Objective: The aim of the study was to assess volumetric analysis of bone bruises in acute primary traumatic patellar dislocation by magnetic resonance imaging (MRI) and resolving resolution of bruises in follow-up MRI.
Materials and methods: MRI was performed in 23 cases. A follow-up examination was done at a mean of 12 months after dislocation. Volumes of patellar and femur bruises for every patient were evaluated separately by two musculoskeletal radiologists, and mean values of the bruises were assessed. Other MRI findings were evaluated, together with agreement by consensus. Bone bruise volumes were compared with other MR findings.
Results: In the acute study 100% of patients showed bruising of the lateral femoral condyle and 96% bruising of the patella. The bruise was located at the medial femoral condyle in 30% and at the patellar median ridge in 74% of patients. The median volume of the femoral bruise was 25,831 mm(3) and of the patellar bruise 2,832 mm(3). At the follow-up study 22% of patients showed bruising of the lateral femoral condyle and 39% bruising of the patella, the median volumes of the bruises being 5,062 mm(3) and 1,380 mm(3), respectively. Larger patellar bruise volume correlated with larger femur bruise volume in the acute (r = 0.389, P = 0.074) and the follow-up (r = 1.000, P < 0.01) studies. Other MRI findings did not correlate significantly with bone bruise volumes.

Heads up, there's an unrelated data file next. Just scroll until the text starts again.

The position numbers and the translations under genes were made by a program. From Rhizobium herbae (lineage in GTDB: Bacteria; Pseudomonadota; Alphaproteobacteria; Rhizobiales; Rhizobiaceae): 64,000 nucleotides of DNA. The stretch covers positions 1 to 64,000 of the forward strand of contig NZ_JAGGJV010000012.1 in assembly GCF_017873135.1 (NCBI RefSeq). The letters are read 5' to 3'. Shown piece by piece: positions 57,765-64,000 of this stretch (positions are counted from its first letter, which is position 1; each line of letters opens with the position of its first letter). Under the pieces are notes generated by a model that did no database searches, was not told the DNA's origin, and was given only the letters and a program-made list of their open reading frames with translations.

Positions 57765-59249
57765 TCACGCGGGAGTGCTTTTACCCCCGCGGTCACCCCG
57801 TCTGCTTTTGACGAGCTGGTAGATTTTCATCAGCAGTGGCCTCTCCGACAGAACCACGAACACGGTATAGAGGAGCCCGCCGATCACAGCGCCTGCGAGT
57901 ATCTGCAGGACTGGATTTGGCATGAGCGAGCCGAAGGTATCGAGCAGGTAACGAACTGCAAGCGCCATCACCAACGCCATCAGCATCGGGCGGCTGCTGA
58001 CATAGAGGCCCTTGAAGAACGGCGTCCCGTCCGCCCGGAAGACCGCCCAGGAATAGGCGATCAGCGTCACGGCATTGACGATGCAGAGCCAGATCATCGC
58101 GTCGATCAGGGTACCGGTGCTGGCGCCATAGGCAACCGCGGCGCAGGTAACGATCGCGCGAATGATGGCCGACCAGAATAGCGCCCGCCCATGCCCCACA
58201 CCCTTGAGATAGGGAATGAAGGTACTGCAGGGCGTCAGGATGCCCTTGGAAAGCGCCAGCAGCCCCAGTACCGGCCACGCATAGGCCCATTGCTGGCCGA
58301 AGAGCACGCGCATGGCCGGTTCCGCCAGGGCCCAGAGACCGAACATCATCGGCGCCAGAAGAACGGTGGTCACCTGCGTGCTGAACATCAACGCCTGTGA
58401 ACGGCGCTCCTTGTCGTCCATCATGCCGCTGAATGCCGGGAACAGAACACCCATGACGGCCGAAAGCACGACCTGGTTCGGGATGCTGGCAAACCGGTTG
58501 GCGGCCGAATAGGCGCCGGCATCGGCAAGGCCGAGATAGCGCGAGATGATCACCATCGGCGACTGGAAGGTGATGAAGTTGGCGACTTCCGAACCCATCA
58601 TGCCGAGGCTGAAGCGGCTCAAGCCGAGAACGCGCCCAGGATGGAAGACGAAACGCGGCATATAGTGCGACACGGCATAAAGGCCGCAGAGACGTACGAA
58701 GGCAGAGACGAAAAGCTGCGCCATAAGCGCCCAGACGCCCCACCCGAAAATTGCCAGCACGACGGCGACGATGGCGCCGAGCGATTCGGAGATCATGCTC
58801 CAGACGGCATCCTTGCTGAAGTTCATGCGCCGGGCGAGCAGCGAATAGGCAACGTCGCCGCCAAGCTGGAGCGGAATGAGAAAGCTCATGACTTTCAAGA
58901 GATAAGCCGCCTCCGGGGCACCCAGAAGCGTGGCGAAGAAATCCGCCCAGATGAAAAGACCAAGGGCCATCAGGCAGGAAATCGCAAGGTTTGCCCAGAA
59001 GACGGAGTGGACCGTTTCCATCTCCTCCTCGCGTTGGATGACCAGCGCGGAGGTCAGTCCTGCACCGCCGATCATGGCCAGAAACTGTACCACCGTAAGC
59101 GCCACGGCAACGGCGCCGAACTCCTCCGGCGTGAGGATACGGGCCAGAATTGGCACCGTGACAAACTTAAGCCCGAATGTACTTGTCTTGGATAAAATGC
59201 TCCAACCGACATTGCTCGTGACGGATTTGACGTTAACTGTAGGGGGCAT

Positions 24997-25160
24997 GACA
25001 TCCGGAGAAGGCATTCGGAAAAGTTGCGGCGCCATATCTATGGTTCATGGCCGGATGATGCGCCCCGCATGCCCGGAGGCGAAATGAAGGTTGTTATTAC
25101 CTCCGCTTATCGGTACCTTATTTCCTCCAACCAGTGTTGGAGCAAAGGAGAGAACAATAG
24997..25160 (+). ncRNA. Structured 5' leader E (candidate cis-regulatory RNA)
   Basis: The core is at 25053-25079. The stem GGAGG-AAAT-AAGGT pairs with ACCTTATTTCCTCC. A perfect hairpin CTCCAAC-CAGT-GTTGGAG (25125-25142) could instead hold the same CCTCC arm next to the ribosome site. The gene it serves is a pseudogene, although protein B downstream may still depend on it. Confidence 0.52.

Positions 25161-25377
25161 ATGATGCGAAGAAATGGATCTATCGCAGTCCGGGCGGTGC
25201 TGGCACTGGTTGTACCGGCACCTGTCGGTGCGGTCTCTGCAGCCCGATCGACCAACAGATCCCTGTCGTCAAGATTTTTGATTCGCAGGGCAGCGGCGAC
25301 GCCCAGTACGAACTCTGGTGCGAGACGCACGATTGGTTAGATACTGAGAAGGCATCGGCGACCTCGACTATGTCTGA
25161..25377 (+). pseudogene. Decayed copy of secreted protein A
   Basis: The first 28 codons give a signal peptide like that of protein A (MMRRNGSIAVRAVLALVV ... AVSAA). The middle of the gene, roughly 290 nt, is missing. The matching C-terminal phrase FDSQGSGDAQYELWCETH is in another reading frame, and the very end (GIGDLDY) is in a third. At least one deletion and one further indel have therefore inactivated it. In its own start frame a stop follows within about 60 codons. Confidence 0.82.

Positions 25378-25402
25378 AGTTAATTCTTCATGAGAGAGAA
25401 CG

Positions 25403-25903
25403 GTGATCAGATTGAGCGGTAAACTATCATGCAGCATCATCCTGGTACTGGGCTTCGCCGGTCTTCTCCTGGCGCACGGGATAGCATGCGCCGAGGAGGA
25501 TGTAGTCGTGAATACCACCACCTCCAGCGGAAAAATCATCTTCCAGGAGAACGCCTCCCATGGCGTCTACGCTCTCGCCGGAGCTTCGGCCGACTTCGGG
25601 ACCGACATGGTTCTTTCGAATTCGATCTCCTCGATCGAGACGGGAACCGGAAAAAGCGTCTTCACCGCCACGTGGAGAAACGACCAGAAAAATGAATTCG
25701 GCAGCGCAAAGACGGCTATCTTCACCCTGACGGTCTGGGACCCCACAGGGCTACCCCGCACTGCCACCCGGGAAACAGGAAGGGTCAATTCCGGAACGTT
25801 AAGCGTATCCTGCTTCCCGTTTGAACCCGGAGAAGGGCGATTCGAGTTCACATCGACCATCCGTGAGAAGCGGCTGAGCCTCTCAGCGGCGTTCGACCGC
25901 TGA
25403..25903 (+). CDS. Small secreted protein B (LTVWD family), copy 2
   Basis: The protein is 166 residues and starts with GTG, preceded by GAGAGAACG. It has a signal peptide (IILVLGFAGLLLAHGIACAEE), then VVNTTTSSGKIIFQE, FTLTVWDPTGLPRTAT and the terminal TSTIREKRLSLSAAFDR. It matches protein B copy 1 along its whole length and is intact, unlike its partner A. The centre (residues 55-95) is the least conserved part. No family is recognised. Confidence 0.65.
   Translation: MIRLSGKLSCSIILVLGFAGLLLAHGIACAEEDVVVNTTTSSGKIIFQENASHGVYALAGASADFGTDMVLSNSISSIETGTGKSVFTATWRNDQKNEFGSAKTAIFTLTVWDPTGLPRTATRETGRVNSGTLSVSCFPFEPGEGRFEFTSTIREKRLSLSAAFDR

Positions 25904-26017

Conclusion: Bone bruising is the commonest finding in cases of acute patellar dislocation, being seen even 1 year after trauma and indicating significant bone trabecular injury in the patellofemoral joint. A large bruise volume may be associated with subsequent chondral lesion progression at the patella. We concluded that the measurement of bone bruise volume in patients with acute patellar dislocation is a reproducible method but requires further studies to evaluate its clinical use.